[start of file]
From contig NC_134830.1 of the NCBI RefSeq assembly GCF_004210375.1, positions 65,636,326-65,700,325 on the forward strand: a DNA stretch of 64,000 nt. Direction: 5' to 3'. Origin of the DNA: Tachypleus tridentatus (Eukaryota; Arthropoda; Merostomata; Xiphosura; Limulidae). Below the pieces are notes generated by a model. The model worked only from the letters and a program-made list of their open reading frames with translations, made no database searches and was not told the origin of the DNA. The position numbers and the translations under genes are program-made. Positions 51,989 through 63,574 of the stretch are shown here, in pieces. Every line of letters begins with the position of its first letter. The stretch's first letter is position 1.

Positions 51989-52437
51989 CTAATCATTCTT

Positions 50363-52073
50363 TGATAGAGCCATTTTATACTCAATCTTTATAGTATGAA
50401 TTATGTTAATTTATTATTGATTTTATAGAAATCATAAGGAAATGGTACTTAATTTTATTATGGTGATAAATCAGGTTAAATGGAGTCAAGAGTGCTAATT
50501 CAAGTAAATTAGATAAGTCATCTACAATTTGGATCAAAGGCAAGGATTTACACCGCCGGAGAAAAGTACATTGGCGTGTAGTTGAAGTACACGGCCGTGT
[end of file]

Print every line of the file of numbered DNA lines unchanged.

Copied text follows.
From contig NC_134830.1 of the NCBI RefSeq assembly GCF_004210375.1, positions 65,636,326-65,700,325 on the forward strand: a DNA stretch of 64,000 nt. Direction: 5' to 3'. Origin of the DNA: Tachypleus tridentatus (Eukaryota; Arthropoda; Merostomata; Xiphosura; Limulidae). Below the pieces are notes generated by a model. The model worked only from the letters and a program-made list of their open reading frames with translations, made no database searches and was not told the origin of the DNA. The position numbers and the translations under genes are program-made. Positions 51,989 through 63,574 of the stretch are shown here, in pieces. Every line of letters begins with the position of its first letter. The stretch's first letter is position 1.

Positions 51989-52437
51989 CTAATCATTCTT

Positions 50363-52073
50363 TGATAGAGCCATTTTATACTCAATCTTTATAGTATGAA
50401 TTATGTTAATTTATTATTGATTTTATAGAAATCATAAGGAAATGGTACTTAATTTTATTATGGTGATAAATCAGGTTAAATGGAGTCAAGAGTGCTAATT
50501 CAAGTAAATTAGATAAGTCATCTACAATTTGGATCAAAGGCAAGGATTTACACCGCCGGAGAAAAGTACATTGGCGTGTAGTTGAAGTACACGGCCGTGT